"The Federal Communications Commission has begun notifying several TV military analysts that it is probing congressional complaints that the pundits did not properly disclose their ties to the Pentagon when reviewing the war in Iraq on air," reports Paul Bedard.
"Jed Babbin, one of our military analysts, is hosting the Michael Medved nationally syndicated radio show this afternoon. He would like to see if General [George W.] Casey would be available for a phone interview," the Pentagon staffer wrote. "This would be a softball interview and the show is 8th or 9th in the nation."
Why would the Pentagon help set up a radio interview? And how did they know that the interview would be "softball"?
From early 2002 to April 2008, the Defense Department offered talking points, organized trips to places such as Iraq and Guantanamo Bay, and gave private briefings to a legion of retired military officers working as media pundits. The Pentagon's military analyst program, a covert effort to promote a positive image of the Bush administration's wartime performance, was a multi-level campaign involving quite a few colorful characters.
Flipping through the over 8,000 pages of documents released in connection with the program, one Pentagon pundit arguably steals the spotlight: Jed Babbin.
In early 2002, the Pentagon began cultivating retired military officers who frequently serve as media commentators, so that they would help make the case for invading Iraq.
Remember the New York Times expose on the Pentagon's use of retired military officers who frequently appear as "military analysts" on television and radio news shows? The program was launched in 2002 to help sell the Iraq war, but soon expanded to other controversial issues.
Netroots Nation, the annual conference for thousands of liberal bloggers, Democratic Party activists and liberal advocacy organizations is underway today, July 17, and through the weekend in Austin, Texas. In the decade since then-First Lady Hillary Clinton railed against the "vast Right Wing conspiracy," Democratic liberals have woven their own with dozens of new think tanks, lobby groups, funders like the Democracy Alliance and George Soros, scores of consultants and hundreds of millions of dollars raised and spent to grease the wheels of collaboration, all designed this year to win the White House and solidify control of the Congress.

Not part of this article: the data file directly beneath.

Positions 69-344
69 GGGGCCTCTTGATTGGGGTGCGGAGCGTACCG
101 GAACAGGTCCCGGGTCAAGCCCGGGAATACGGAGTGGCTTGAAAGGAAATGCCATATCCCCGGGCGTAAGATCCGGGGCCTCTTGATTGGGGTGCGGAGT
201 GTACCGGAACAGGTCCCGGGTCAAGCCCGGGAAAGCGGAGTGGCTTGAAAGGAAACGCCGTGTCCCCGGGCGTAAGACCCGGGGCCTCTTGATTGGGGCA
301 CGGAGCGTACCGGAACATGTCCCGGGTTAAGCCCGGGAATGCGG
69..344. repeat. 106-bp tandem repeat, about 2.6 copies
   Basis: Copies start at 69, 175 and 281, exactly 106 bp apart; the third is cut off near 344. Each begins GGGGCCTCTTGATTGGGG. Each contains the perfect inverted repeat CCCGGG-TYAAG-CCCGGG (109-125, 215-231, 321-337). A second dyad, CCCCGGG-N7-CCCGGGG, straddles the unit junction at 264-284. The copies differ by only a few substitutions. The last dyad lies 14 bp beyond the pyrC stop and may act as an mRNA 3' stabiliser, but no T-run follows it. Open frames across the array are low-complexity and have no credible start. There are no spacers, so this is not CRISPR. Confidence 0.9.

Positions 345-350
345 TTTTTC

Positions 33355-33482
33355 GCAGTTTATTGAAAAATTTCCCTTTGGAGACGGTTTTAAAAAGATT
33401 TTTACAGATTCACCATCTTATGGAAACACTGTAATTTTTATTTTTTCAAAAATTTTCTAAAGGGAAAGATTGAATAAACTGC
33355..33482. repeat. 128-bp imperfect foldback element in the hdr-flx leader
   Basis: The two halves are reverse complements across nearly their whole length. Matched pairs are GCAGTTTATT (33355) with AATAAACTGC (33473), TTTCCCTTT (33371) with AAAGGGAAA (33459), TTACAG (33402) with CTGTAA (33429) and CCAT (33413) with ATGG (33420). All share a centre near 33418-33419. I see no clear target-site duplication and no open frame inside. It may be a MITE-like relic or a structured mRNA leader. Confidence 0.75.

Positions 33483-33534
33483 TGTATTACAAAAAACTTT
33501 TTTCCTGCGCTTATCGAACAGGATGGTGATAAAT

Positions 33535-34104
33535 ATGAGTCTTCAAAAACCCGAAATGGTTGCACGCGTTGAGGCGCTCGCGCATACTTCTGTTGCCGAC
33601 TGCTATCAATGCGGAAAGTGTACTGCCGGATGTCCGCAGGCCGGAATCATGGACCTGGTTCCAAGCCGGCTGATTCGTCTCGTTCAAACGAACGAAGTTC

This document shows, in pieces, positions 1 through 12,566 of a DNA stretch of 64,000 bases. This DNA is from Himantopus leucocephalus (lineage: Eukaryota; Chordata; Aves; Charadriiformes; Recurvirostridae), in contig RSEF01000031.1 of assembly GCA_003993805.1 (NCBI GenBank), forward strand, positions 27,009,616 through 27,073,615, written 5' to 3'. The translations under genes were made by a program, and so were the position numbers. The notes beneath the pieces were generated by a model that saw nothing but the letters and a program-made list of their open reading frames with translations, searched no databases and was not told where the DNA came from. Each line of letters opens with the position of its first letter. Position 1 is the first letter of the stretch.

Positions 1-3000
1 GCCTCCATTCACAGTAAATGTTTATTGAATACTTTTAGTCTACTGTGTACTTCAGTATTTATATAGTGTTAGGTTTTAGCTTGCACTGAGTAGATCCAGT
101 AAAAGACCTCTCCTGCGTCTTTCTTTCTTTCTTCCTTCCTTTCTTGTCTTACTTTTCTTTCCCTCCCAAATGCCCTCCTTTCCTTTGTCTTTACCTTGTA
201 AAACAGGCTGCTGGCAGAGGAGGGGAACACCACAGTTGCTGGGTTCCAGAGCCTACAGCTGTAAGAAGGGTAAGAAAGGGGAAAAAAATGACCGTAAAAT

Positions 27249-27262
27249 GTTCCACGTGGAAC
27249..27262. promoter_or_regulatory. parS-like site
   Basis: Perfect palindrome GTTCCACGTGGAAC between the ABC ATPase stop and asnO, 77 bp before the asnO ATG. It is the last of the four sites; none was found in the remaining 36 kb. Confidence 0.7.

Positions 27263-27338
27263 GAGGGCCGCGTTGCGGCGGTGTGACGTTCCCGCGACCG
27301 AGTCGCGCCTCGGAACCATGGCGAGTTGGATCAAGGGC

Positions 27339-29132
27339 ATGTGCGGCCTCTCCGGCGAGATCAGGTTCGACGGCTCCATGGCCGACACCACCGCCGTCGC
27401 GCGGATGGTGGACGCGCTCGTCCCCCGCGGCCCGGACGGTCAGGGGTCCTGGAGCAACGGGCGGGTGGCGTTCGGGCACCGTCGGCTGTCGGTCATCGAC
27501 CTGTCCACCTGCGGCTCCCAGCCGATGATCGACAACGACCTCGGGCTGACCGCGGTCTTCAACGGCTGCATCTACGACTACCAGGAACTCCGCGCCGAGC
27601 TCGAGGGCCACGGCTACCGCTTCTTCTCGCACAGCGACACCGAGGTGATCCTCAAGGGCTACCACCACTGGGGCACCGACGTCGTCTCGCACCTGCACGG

Liberal bloggers are notorious dissenters and critics of mainstream Democratic policies, but there won't be much of that on formal display in Austin, nothing like the "Coffee with the Troops" which injected an unscheduled discussion of the Iraq War into last year's conference in Chicago. Potentially controversial issues including Dennis Kucinich's call for impeachment of President Bush, or the failure of the Democratic Congress to stop funding the war in Iraq, are off the official agenda at Netroots Nation.
Daniel Libit of The Politico reports that "among the things that the proliferation of TV cable news has wrought is slackened standards for what constitutes a political strategist," a term which has lost its meaning now that it is "used as a catchall tag for a whole host of people with varied -- and often peripheral -- backgrounds in electoral politics." Jane Fleming Kleeb, a so-called "Democratic strategist"
The U.S. government-funded Arabic news channel Alhurra "paid former Bush and Clinton administration officials, lobbyists and high-profile Washington journalists tens of thousands of dollars in U.S.
As Paul Schmelzer wrote on the Minnesota Independent website, "There were two National Conferences on Media Reform in Minneapolis over the weekend: the one I attended and the one Bill O'Reilly, Juan Williams and Fox News talking head Mary Catherine Ham didn't."
O'Reilly's show tried to manufacture controversy about the conference, which I and others from the Center for Media and Democracy attended. But before addressing that, how about some real news on a genuinely controversial issue?
During Sunday's closing plenary, FCC Commissioner and fake news foe Jonathan Adelstein pledged to push for multiple thorough investigations of the Pentagon military analyst program. So far, the Pentagon's Inspector General and the Government Accountability Office (GAO), the investigative arm of Congress, have launched inquiries into the Defense Department's secret cultivation of military pundits. But those investigations aren't enough.